Plant Based Foods Association Argues Competitive Harm in Brief Filed in Idaho’s “Ag-Gag” Law Challenge

Yesterday the Plant Based Foods Association submitted an amicus (friend of the court) brief to the Ninth Circuit Court of Appeals requesting it to affirm the U.S District Court’s ruling that Idaho’s “Ag-Gag” statute is unconstitutional. This is the first time that a U.S appellate court will consider the constitutionality of an “Ag-Gag” law. In addition, the Plant Based Foods Association submitted a brief making the novel legal argument that the law places plant-based foods at an unfair economic disadvantage, given the negative effects this law has on consumer access to information and competition in the market place.

“Ag-Gag” is a term used to describe a number of laws that have emerged in numerous states since the 1990s. These laws impair the ability of journalists, whistle-blowers and other concerned parties to investigate, document and report concerns in animal production facilities. These concerns often include food safety and health risks, animal welfare problems, worker’s rights violations and other matters of great public interest.

Part of our mission at the Plant Based Food Association is to ensure a fair and competitive marketplace for businesses selling plant-based foods intended to replace animal products. PBFA advocates for the elimination of policies and practices that place plant-based meats and other products at an economic disadvantage. The Plant Based Foods Association argues that Idaho’s statute barring “interference with agricultural production” does precisely this: it prevents consumers from receiving and evaluating truthful information about how animal products are made. This denies consumers the information they need to make informed purchasing decisions about both animal products and their plant-based alternatives, impeding market efficiency and competition.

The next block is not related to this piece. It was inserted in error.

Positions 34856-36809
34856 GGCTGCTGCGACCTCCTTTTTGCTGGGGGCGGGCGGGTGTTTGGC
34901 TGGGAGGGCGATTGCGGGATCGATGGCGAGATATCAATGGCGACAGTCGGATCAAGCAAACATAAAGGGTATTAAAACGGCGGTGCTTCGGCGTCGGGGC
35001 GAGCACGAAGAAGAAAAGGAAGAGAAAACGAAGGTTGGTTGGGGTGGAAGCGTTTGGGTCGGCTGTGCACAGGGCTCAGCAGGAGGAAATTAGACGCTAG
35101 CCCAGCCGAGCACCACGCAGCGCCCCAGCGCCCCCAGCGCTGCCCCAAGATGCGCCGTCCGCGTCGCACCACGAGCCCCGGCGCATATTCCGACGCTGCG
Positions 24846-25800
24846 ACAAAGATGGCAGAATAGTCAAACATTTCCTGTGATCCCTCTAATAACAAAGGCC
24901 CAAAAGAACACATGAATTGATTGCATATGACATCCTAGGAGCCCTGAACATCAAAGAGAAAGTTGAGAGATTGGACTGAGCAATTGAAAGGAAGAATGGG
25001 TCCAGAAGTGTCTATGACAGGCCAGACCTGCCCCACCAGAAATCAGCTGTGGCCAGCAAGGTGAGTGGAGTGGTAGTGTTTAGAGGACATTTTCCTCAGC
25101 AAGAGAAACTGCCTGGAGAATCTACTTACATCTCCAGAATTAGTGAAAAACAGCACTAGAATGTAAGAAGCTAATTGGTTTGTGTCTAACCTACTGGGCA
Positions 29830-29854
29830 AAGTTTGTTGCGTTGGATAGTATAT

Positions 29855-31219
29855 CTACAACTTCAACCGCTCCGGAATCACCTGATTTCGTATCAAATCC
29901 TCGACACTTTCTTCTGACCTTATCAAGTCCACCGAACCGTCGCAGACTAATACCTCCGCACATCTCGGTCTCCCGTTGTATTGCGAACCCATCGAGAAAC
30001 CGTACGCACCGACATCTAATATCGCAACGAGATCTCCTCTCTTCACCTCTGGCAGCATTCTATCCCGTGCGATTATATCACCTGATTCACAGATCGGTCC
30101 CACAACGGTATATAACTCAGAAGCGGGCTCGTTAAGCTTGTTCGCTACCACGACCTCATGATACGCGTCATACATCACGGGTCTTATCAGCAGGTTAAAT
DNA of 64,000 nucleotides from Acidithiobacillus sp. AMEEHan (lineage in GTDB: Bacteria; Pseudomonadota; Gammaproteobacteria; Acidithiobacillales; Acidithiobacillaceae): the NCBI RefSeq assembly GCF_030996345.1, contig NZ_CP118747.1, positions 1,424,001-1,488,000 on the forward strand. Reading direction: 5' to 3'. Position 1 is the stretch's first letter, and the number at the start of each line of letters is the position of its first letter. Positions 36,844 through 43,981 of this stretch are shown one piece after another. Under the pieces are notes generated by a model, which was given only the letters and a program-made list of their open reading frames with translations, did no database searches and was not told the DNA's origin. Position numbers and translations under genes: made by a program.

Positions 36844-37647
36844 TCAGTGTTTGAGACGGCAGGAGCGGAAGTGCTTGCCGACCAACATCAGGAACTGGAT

Truthful information about food production is critically important to consumers and competition. By severely limiting the available information about food production, the Idaho statute harms consumers and competition.

The Idaho state legislature enacted this particular law in reaction to an undercover investigation at an Idaho dairy farm. The law, which was drafted by the Idaho Dairyman’s Association, essentially criminalized investigative journalism. The law would also make it a crime for employees to document animal suffering or abuse they observed while at work.

The coalition seeking to affirm the district court decision to strike down this law includes: Animal Legal Defense Fund, American Civil Liberties Union of Idaho, Center for Food Safety, numerous journalists and other civil rights and environmental organizations. After the briefing is completed, an oral argument date will be set, and the Ninth Circuit’s decision could be expected sometime next year.

Read our entire brief here. You can read our press release here.

Many thanks to James Pizzirusso and the Hausfeld law firm for their pro bono services in drafting and filing this brief on our behalf. And thanks to Rebecca Jenkins for drafting this blog post. 

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